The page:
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prey ?

Thou hadet been spared, but his involved | What is there wanting then to set thee free, thy fate.

And show thy beauty in its fullest light? Oh! Rome, the spoiler or the spoil of France, To make the Alps impassable; and we,

From Brennus to the Bourbon,never, never Her sons, may do this with one deed—Unite! Shall foreign standard to thy walls

advance But Tiber shall become a mournful river. Oh! when the strangers pass the Alps and Po,

CAN TO TIL Crush them yo rocks! floods, whelm them,

and for ever! From out the mass of never dying ill, Why sleep the idle avalanches so,

The Plague, the Prince, the Stranger, To topple on the lonely pilgrim's head 3

and the Sword, Why doth Eridanus but overflow

Vials of wrath but emptied to refill The peasant's harvest from his turbid bed? And flow again, I cannot all record Were not each barbarous horde a nobler That crowds on my prophetic eye: the

earth Over Cambyses' host the desert spread And ocean written o'er would not afford Her sandy ocean, and the sea waves' sway Space for the annal, yet it shall go forth; Rollid over Pharaoh and his thousands, Yes, all, though not by human pen, is – why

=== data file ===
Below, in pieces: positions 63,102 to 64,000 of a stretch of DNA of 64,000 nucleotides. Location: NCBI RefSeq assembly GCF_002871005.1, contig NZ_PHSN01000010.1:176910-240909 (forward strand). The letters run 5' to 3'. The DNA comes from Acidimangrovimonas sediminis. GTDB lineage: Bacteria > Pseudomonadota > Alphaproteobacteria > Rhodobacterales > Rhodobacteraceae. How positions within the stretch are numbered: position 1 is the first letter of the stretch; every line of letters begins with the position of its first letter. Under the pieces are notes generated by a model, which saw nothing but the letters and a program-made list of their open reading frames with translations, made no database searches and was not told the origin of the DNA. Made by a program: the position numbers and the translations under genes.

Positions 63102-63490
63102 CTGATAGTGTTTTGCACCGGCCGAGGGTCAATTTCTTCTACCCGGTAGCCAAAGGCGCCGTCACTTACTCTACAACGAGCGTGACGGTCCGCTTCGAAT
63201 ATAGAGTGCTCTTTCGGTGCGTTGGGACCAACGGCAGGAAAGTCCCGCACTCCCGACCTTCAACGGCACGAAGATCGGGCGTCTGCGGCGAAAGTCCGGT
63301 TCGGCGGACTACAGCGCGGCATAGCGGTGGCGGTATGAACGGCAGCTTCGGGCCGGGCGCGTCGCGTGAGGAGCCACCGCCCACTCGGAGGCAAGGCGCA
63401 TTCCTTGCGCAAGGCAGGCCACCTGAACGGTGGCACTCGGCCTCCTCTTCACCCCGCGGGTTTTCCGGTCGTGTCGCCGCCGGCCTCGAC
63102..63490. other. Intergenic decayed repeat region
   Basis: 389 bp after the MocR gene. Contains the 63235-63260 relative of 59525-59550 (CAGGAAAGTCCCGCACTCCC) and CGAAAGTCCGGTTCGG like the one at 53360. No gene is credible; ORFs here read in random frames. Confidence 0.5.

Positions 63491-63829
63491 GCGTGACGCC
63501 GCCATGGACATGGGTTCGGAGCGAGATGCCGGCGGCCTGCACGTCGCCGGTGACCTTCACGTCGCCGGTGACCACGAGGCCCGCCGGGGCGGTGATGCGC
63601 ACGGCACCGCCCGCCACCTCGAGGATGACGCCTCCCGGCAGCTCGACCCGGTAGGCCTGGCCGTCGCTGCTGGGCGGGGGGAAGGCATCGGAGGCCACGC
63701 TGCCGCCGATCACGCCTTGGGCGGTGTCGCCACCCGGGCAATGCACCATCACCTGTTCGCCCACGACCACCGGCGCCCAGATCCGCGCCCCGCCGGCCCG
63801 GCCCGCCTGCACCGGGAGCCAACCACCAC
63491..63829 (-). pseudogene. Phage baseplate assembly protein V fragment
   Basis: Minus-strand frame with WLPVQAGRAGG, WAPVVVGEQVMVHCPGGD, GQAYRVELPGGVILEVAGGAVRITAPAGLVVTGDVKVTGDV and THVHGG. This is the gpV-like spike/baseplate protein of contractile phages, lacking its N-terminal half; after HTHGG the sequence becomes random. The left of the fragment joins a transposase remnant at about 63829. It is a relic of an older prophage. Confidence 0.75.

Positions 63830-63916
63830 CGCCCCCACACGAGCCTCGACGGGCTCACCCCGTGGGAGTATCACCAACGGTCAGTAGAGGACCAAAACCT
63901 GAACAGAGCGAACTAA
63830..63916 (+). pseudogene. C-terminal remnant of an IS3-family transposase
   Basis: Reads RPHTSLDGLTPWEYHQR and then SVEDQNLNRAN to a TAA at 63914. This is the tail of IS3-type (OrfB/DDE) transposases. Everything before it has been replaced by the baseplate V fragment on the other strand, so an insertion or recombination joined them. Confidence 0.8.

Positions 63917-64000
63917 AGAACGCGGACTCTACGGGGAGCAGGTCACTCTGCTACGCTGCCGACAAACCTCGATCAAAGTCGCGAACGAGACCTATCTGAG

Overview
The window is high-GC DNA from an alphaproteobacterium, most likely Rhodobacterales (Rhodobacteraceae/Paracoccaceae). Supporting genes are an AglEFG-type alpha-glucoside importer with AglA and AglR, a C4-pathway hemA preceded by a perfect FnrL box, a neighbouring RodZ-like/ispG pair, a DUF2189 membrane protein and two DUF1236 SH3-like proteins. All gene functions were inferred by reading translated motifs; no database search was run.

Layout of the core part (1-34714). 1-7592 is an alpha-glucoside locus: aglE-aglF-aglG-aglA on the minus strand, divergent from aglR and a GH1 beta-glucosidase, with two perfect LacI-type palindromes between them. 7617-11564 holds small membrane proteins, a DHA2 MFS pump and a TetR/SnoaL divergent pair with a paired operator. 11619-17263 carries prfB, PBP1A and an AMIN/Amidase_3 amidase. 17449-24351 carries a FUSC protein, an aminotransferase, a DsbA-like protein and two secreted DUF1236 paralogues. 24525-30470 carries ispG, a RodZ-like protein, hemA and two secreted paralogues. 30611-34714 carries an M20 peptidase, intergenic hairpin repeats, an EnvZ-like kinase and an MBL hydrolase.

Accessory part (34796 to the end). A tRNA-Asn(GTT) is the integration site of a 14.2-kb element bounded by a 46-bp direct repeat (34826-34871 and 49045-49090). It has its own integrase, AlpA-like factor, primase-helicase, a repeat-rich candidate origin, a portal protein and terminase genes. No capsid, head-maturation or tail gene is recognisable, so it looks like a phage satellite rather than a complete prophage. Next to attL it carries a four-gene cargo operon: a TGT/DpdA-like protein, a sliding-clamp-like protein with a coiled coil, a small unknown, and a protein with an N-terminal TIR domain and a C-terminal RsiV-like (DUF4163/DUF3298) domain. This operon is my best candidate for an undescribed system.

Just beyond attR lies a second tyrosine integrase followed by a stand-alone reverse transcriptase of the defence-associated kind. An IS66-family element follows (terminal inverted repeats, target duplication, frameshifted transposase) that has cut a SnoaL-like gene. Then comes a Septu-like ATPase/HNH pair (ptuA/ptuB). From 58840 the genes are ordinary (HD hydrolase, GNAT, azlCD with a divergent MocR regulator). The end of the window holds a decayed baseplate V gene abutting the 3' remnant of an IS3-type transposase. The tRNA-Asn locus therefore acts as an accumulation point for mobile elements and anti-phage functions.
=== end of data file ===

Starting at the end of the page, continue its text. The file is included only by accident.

graven, Mountains and waters do ye not as they! There where the farthest suns and stars And you, ye men ! Romans, who dare not die,

have birth. Sons of the conquerors who overthrew Spread like a banner at the gate of heaven, Those who overthrew proud Xerxes, The bloody scroll of our millennial where yet lie

wrongs The dead whose tomb Oblivion never knew, Waves and the echo of our groans is driven

Are the Alps weaker than Thermopyla? Athwart the sound of archangelic songs, Their passes more alluring to the view And Italy, the martyr'd nation's gore, Of an invader? is it they, or ye,

Will not in vain arise to where belongs That to each host the mountain-gate Omnipotence and mercy evermore: unbar,

Like to a harpstring stricken by the wind, And leave the march in peace, the pas- The sound of her lament shall, rising o'er

The seraph-voices, touch the Almighty Mind. Why, Nature's self detains the victor's car Meantime I, humblest of thy sons, and of

And makes your land impregnable, if earth Earth's dust by immortality refined